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SCRC Article Library: Consumer Products Sustainability Report

Consumer Products Sustainability Report

Published on: Jun, 18, 2012

by: SCRC Team 3 Spring 2012

The apparel toys/games, and general merchandise industries have a wide range of variability in their sustainability efforts. Overall, the literature review showed a high level of effort on the part of many of the companies. The key issues concerning these industries are labor rights; sourcing from low cost countries; and transparency. These issues appear to be more prevalent in the apparel industry. Literature research was more challenging with these companies due to their lack of transparency. Much of the data found suggested that the companies had some sustainability efforts in place, but held back a lot of information regarding labor conditions and the sustainability of their raw materials. Despite these challenges, there are encouraging trends towards better labor conditions, increased transparency, and larger investments in green technology.

The methodologies behind the ratings were to first review the existing ratings from previous years. This provided a strong baseline for determining the ratings for the current year. Companies building upon their efforts of previous years presented a strong case for increasing their ratings.

Company Ratings and Literature Review

Company highlights include:

  • The Clorox Company is a pioneer in mainstreaming natural cleaning products through its Green Works product line. It provides full disclosure of ingredients in its cleaning products and has committed to decrease greenhouse gas emissions, energy consumption, and water use each by 10% by 2013.
  • Estée Lauder has received numerous awards for its innovative packaging which focuses on protection, performance, and environmental impact.
  • LEGO has a zero waste goal that has increased their recycled waste and decreased total waste.
  • Levi Strauss’ strict supplier standards that puts their suppliers on probation when they violate Levi’s standards. This probation can lead to contract termination if not addressed.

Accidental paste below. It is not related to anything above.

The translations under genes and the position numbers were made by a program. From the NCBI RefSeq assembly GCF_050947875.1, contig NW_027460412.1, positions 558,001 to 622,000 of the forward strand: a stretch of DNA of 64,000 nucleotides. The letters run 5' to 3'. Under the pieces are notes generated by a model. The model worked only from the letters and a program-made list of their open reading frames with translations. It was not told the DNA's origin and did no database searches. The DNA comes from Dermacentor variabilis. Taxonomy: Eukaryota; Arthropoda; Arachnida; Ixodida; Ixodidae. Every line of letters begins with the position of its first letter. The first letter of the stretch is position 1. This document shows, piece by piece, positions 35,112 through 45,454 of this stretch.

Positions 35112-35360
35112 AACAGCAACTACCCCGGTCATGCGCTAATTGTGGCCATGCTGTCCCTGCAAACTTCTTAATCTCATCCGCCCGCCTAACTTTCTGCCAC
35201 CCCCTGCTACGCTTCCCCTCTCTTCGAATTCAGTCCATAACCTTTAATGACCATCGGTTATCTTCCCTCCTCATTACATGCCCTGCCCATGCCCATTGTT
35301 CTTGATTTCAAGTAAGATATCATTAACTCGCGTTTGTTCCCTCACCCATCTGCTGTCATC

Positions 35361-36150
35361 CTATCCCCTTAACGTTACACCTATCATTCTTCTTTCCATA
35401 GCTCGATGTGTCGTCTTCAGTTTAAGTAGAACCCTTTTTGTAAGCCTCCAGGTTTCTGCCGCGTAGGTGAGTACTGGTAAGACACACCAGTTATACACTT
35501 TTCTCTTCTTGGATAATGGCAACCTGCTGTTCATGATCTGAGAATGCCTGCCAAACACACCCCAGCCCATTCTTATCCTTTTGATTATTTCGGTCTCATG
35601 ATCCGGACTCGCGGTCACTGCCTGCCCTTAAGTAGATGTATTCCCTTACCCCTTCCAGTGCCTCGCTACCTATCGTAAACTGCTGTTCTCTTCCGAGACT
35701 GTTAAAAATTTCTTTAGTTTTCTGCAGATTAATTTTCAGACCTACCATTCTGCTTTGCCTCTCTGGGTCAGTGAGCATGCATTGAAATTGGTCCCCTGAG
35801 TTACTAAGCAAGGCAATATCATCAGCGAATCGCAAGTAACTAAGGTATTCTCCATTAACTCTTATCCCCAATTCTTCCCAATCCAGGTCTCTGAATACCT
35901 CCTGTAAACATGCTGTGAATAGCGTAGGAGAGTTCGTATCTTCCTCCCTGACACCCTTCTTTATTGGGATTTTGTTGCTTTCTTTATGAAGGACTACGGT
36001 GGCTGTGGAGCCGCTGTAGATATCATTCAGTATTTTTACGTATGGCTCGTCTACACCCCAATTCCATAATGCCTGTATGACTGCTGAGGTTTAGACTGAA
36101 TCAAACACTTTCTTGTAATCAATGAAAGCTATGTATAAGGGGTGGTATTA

• Limited Brands has received numerous awards for their environmental efforts, including recognition from the U.S. Green Building Council, U.S. E.P.A., and Carbon Disclosure Project.
  • Newell Rubbermaid rolled out a new ERP system from SAP to simply their procurement process.
  • Proctor & Gamble’s implementation of an environmental sustainability scorecard for their suppliers to improve their overall process.
  • S.C. & Johnson, a producer of chemical products, is winner of numerous environmental and community awards.
  • Sears Holdings’ focus on sustainable appliances and their Energy Star rating.
  • Stanley Black & Decker’s openness to share its supply chain practices with suppliers to improve overall sustainability.

Across these three industries, there was a noticeable effort to move towards sustainability. However, the apparel industry has the biggest challenges to overcome with transparency. Third-party resources reveal labor and sourcing issues were not uncommon. Several companies have sustainability focuses, but those changes do not appear to have a significant impact on second-tier suppliers.

Lastly, it is encouraging to see that all companies have philanthropic programs. However, it is not always intuitive as to why the companies are focusing their efforts in particular areas. It would be advisable for the companies to communicate their focus and use these efforts in an industry-related charity.

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